Caution needed in helping the FDA
By Boston Herald editorial staff
Sunday, June 25, 2006
The top Republican and Democratic members of the Senate committee dealing with health, Sens. Michael Enzi of Wyoming and our own Ted Kennedy, have begun preparing a bill that would give the Food and Drug Administration new powers over drug safety.
Some new powers are needed, but we fear Congress may go too far.
Senators are reacting to the withdrawal of Vioxx and similar drugs after the discovery that these stomach-friendly painkillers increased the risk of heart attack when taken for 18 months.
The FDA would get the ability to order changes in a drug label after it goes on sale and the power to force manufacturers to live up to any promises to conduct post-approval safety studies. Experience shows these are needed improvements.
But the bill reportedly (a text is not yet available) sets up dispute resolution procedures and requires the FDA to publish formal plans for evaluating and mitigating risks of every new drug, complete with schedules and timetables. All this would just augment the agency’s “avoid mistakes” culture. Its bureaucrats know they will be pilloried for approving a drug that later reveals problems, but will be left alone if overcaution delays the sale of something useful.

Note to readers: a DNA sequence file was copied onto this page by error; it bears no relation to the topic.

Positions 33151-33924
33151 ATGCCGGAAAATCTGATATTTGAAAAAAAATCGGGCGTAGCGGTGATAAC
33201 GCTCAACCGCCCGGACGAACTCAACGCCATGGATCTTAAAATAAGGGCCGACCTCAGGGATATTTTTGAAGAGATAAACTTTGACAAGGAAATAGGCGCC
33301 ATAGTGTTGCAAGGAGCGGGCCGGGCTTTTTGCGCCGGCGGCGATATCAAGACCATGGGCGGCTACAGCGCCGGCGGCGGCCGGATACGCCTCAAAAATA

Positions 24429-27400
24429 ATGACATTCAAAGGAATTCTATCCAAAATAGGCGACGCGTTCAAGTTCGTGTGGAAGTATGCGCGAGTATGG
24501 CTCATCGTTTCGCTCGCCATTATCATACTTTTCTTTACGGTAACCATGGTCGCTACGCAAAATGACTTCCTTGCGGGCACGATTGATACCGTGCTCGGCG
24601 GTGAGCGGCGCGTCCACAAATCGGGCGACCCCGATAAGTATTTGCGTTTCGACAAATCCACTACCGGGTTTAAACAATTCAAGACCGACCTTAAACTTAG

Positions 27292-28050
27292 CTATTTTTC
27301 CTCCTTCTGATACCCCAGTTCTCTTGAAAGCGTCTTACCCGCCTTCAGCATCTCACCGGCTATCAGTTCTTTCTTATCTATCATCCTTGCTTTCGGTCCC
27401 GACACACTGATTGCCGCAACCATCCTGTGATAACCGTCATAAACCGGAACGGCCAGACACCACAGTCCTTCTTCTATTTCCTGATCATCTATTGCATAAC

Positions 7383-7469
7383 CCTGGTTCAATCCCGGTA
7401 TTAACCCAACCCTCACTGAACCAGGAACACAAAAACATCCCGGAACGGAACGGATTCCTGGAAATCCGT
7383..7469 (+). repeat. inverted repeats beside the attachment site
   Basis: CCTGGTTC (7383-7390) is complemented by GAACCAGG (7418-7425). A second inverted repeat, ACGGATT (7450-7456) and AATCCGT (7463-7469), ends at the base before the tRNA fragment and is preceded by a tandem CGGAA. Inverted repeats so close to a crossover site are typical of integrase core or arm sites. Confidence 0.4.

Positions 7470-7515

Caution has costs. Approval of Erbitux, a new treatment for colon cancer, was withheld in 2001 because not all the study patients had failed conventional therapy. The drug was approved 27 months later. Colon cancer strikes about 8,700 people every month; Erbitux (used with another drug) halts tumor growth for 4.1 months. The delay thus cost about 80,000 person-years of tumor arrest.
The FDA has improved its once-draggy performance. Average time to approval of new drugs fell from 22 months to 14 from 1993 to 2003; time to approval for promising drugs in fast-track review fell from 13 months to six. Congress should do nothing to slow it down.
Frank Lichtenberg of the Columbia Business School has estimated that on the average each new drug approved in 1970-1991 saved 11,200 person-years of life in 1991 alone, and presumably each year thereafter. New drugs yielded a return to society of 40 percent per year on the cost of development, he calculated.
All drugs have side effects. The senators would do well to encourage the taking of worthwhile risks, perhaps by mandating the use of sound cost-benefit analysis in surveillance of drug safety.